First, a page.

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Uber slashes fares in Delhi, hatchback cab rides are now cheaper than an autorickshaw

VCCircle_Uber_logoEven as the Delhi transport authority is reportedly  looking to tame Uber by blocking its IP address as it has not yet complied with its demand for getting a radio taxi licence to ply its trade, the global cab hailing app has defied such calls and gone ahead with a major cut in the fares to draw users.

It has cut the fare of its cheapest offering the UberGo, where it offers hatchbacks, from Rs 10/km to Rs 7/km, making it cheaper than even an autorickshaw which charges Rs 8/km after the minimum distance on meter down.

The sedan service UberX would now charge Rs 9/km while the UberBlack would cost Rs 12/km, after their respective base fares.

"Lower prices increase demand for rides, meaning drivers do more trips at every hour of the day; maximising their income any time they choose to go online," according to Uber's Delhi team.

In comparison, Uber's closest competitor Olacabs charges Rs10/km for hatchback, Rs 16/km for sedan and Rs 20/km for its premium offering which is comparable to UberBlack.

Uber is running a free ride in Seoul (South Korea) as the city government argues that it's illegal. Its latest move is an effort to establish "a consensus" with government officials, according to a report.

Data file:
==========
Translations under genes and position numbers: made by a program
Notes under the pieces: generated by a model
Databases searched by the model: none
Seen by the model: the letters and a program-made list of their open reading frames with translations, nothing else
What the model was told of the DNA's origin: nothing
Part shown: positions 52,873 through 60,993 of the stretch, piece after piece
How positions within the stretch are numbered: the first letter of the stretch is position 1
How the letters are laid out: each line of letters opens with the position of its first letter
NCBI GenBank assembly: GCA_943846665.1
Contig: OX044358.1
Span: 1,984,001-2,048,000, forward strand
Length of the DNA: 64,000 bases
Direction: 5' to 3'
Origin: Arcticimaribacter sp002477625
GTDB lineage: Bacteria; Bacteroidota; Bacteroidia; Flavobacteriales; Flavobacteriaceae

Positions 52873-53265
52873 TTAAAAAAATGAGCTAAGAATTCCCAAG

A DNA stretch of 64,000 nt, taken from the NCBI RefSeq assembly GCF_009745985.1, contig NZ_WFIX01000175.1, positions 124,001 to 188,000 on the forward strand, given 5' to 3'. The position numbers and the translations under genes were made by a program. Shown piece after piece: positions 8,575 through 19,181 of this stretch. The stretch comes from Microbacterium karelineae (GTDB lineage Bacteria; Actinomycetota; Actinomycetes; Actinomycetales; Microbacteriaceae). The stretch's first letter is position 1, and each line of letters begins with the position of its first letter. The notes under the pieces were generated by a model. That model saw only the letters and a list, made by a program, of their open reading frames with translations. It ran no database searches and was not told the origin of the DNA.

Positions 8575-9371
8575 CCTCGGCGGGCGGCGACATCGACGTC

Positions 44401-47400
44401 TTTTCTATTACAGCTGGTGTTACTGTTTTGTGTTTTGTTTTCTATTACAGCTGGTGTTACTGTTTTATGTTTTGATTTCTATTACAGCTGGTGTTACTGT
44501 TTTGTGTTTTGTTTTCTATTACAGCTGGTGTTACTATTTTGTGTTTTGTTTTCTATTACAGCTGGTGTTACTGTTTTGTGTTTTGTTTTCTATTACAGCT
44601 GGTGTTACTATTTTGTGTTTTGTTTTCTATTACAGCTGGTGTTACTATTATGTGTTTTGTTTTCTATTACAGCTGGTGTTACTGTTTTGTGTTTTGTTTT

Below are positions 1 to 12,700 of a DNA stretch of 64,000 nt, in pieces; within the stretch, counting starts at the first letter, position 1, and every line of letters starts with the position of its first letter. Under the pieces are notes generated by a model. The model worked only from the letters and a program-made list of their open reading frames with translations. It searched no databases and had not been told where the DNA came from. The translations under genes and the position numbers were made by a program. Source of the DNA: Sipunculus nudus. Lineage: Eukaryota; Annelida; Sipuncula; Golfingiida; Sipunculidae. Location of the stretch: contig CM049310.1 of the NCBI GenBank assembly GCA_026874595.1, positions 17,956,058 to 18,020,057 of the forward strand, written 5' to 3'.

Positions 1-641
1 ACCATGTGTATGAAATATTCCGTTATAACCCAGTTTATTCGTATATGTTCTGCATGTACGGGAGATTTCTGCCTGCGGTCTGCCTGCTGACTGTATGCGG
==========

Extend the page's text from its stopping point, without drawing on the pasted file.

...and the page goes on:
Uber was temporarily banned by the Delhi transport authority in December following sexual assault by one of the drivers contracted to the firm on a passenger who booked a ride through Uber. At the time, Delhi's transportation department had ordered all web-based applications be shut down pending grant of a radio-taxi license. Uber had applied for taxi licence but has not been able to receive one as yet.

Uber

However, the company had resumed its operations in the capital last month by adopting Pooch-O's model, which is a mobile application that aggregates information about autos in the city. Developed by DIMTS (Delhi Integrated Multi-Modal Transit System Ltd), a joint-venture between Delhi government and Infrastructure Development Finance Company (IDFC), Pooch-O's model has already been approved by the transportation department. This allowed Uber to operate legally, while working out the details of a long-term solution with the government.

While the company had stopped charging a 20 per cent commission from drivers under this model, its service was still deemed illegal as the money charged from customers first went into Uber's account.

Uber started its operations in India in October 2013 and is already present in 11 cities that include Bangalore, Chandigarh, Chennai, Jaipur, New Delhi, Pune, Ahmedabad, Kolkata, Hyderabad, Mumbai and Kochi.

It is by far the most funded cab hailing service globally and had recently increased the size of its Series E round of venture financing by $1 billion, taking the total funding in the latest round to $2.8 billion. To date, the company has raised more than $4.3 billion.

In the cab booking segment in India, Uber competes with domestic players like Olacabs, Meru, TaxiForSure (backed by Accel Partners and Bessemer Venture Partners), Savaari, taxiGUIDE and Cabs24X7, among others.

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